The overarching story, the guts of The Doll’s House, from Sandman #10-16, is the saga of Rose Walker, young woman with rainbow-colored hair. By the end, we learn that we’ve been following Rose through her journey because she’s central to Dream. She’s the “vortex,” and that means she’s going to have to die.

The vortex “destroys the barriers between dreaming minds; destroys the ordered chaos of the Dreaming…Until the myriad of dreamers are caught in one huge dream.” Then, it all collapses, taking the minds of the dreamers with it. If that were to happen, it would be…well…seriously bad.

So that’s the big story—Morpheus’s pursuit of Rose Walker, the vortex, and the eventual decision about her final fate—but in the hands of Neil Gaiman, it’s not presented as if that’s the big story at all. Instead, it seems to be about innocent Rose Walker’s perilous journey through a strange American landscape where killers dwell and nothing is at it seems. The vortex bit, a major part of the climax, seems barely important until you realize that it’s hugely important but Gaiman has been underplaying it to tell stories about smaller corners of the world Rose Walker drifts through.

What we end up with is Gaiman’s fantastical version of Alan Moore’s “American Gothic” arc from Swamp Thing, and it exemplifies Gaiman stepping out of Moore’s shadow, because even as Gaiman seems inspired by Moore’s counting-and-eye-collecting Boogeyman, he does Moore one better by putting storytelling before moralizing. “American Gothic” is some of the worst of Moore’s Swamp Thing but “The Doll’s House” is some of the best of Gaiman’s Sandman—expansive, evocative, chilling, and wondrous.

It’s no shock that it was the first thing from the series DC decided to reprint.

What else is worthwhile along the way, as we follow Rose Walker on her journey? Well, we meet Lucien, the librarian of the Dreaming, and in his exchanges with Morpheus the setting becomes more fully realized (and we get more hints about the connection between this Sandman series and the Jack Kirby, yellow-and-red dream warrior Sandman of the Bronze Age). We meet the strange inhabitants of the boarding house Rose stays at, including the spider-brides Zelda and Chantal, Ken and Barbara (whose fantasy world will play a dominant role a year into the series’ future, but we only glimpse its strangeness here), and Gilbert, the burly older gentleman who plays the role of Rose’s protector.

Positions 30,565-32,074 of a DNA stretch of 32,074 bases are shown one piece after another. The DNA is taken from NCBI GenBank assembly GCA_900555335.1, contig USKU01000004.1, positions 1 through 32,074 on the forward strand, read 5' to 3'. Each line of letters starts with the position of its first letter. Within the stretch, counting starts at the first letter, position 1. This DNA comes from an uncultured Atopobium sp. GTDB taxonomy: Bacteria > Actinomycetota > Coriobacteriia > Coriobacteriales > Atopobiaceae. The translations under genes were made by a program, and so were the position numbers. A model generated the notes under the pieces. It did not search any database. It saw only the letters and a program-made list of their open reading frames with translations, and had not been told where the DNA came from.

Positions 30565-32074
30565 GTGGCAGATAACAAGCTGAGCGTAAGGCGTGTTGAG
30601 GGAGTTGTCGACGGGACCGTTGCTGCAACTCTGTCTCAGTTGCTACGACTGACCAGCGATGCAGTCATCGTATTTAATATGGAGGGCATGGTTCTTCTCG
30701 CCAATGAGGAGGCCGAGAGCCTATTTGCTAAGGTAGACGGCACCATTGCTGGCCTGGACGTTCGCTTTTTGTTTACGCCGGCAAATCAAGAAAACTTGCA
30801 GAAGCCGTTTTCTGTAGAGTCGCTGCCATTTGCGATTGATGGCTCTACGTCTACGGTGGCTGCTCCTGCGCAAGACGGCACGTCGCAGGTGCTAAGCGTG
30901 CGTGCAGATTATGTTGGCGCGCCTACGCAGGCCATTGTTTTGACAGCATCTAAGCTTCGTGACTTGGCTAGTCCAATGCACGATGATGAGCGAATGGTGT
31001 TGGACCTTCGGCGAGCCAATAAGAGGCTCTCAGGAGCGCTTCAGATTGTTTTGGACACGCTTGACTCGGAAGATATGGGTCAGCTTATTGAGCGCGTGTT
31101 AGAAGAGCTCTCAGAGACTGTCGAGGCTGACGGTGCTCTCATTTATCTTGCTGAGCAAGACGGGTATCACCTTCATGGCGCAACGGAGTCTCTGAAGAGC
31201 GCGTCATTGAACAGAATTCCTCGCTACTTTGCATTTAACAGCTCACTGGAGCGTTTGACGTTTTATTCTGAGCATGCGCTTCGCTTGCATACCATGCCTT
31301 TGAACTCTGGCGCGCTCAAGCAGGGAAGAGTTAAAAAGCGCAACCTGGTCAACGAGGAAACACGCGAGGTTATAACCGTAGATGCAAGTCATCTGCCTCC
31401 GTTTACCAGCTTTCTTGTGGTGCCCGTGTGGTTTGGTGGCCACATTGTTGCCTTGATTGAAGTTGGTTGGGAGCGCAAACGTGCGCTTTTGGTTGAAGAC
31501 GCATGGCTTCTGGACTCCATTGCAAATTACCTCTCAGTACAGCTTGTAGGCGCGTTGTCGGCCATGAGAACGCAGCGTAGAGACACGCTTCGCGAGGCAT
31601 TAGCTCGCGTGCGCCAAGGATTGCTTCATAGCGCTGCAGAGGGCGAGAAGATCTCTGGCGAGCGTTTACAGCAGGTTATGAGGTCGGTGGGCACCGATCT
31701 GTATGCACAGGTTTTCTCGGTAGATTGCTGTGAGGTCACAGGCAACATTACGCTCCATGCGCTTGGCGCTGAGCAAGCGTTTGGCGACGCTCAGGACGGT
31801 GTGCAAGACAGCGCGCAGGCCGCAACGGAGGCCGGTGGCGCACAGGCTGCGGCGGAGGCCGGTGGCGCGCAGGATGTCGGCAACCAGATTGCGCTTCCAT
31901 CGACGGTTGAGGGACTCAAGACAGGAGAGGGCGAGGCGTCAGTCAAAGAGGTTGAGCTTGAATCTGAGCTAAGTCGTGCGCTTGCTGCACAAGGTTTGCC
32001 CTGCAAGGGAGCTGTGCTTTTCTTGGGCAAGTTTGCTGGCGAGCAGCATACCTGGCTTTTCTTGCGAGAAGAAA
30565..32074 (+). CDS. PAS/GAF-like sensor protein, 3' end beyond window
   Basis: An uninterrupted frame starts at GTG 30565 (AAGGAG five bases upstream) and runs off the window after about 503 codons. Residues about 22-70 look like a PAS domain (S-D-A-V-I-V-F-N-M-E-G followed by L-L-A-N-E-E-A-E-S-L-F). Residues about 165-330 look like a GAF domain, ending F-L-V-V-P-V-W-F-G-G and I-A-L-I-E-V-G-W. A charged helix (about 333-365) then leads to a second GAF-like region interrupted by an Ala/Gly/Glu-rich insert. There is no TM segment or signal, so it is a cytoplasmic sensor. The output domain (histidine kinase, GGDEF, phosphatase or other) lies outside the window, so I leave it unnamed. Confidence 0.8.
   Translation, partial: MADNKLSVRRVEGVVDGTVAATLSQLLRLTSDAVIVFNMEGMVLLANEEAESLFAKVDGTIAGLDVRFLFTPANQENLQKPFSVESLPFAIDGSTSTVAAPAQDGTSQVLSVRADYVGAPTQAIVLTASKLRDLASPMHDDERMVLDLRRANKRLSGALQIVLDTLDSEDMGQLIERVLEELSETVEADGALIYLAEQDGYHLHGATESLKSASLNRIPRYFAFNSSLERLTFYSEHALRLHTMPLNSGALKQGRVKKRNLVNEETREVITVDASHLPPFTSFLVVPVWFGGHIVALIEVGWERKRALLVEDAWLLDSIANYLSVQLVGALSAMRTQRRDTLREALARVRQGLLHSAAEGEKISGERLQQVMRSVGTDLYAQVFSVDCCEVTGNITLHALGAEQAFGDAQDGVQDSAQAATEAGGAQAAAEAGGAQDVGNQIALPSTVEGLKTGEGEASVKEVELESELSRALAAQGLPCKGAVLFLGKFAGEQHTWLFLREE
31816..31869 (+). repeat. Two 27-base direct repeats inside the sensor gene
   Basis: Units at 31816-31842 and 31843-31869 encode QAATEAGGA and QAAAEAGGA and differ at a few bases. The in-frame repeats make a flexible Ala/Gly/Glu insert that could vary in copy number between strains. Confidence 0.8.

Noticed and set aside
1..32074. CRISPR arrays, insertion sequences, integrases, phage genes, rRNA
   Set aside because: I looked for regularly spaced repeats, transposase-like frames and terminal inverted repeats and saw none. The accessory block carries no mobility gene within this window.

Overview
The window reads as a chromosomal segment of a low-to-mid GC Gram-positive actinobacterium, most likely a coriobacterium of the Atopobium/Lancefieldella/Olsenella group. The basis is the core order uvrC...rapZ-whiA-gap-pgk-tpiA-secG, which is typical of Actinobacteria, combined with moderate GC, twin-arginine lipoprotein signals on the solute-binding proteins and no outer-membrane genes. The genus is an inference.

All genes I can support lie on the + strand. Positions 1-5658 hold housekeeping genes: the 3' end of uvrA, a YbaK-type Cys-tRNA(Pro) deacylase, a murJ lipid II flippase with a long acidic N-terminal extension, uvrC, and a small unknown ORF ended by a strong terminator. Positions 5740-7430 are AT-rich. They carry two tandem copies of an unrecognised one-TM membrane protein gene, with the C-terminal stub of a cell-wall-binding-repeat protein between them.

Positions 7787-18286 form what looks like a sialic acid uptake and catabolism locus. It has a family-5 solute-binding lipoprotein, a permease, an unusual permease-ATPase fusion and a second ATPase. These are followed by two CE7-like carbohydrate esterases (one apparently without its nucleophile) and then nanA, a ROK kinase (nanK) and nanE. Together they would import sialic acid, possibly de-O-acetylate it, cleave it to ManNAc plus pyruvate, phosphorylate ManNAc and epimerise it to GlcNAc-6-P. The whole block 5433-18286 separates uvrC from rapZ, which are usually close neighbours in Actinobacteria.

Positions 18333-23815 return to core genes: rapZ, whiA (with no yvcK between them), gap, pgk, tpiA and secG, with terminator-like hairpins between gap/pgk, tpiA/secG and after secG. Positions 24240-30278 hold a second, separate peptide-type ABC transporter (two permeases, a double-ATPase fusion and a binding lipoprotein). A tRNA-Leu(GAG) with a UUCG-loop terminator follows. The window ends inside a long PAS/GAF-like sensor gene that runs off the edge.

Gaiman’s G. K. Chesterton adoration comes through in the form of Gilbert, who is modeled after Chesterton himself, and while he looks like an unlikely hero, he is noble and brave, and, ultimately, not even human at all: he’s a piece of the Dreaming who has adopted corporeal form.

In my memory of this collection of comics, the Cereal Convention—actually a Serial Killer’s Convention—plays a larger role. But though Rose ends up at the same motel as the convention, and comes close to becoming a victim of Funland (the amusement park predator), most of The Doll’s House takes place before we even see the Convention, or get to the motel. The Serial Killer stuff is powerful—Gaiman’s matter-of-fact portrayal of evil is particularly unsettling—and the presence of Dream’s nightmare creation, the Corinthian, ties it all back into the story of Morpheus, but the divergences along the way are what make this batch of issues worth rereading.

And in the middle of it all, we get two consecutive issues by guest artists—what would be obvious fill-in issues in the hands of other creative teams—and these mid-arc single issues are two of the best of the entire collection.

The first is “Playing House,” from Sandman #12, drawn by a young Chris Bachalo. Amazingly, this is Bachalo’s first professional comic book work (what a debut!) and only a few months later he would go on to co-create the revamped and hallucinatory Shade, The Changing Man with Peter Milligan. In “Playing House,” Gaiman gives us a Sandman story firmly footed in the DC Universe—those kinds of stories would be less prevalent as the series unfolded—and we find out that Brute and Glob have concocted their own mini-dreamworld in the mind of a child, with the colorful DCU Sandman as their plaything. In then-current DC continuity the superhero Sandman was Hector Hall, and he and his wife Lyta (both former members of the second-generation superteam Infinity, Inc.), had a little homestead inside the dreamworld. The confrontation between Hall and Morpheus is a tragic one, since Hall “died” in Infinity, Inc. long before, and was living as Sandman on borrowed time. Morpheus puts him to rest, leaving the angry, grieving, and pregnant Lyta to fend for herself.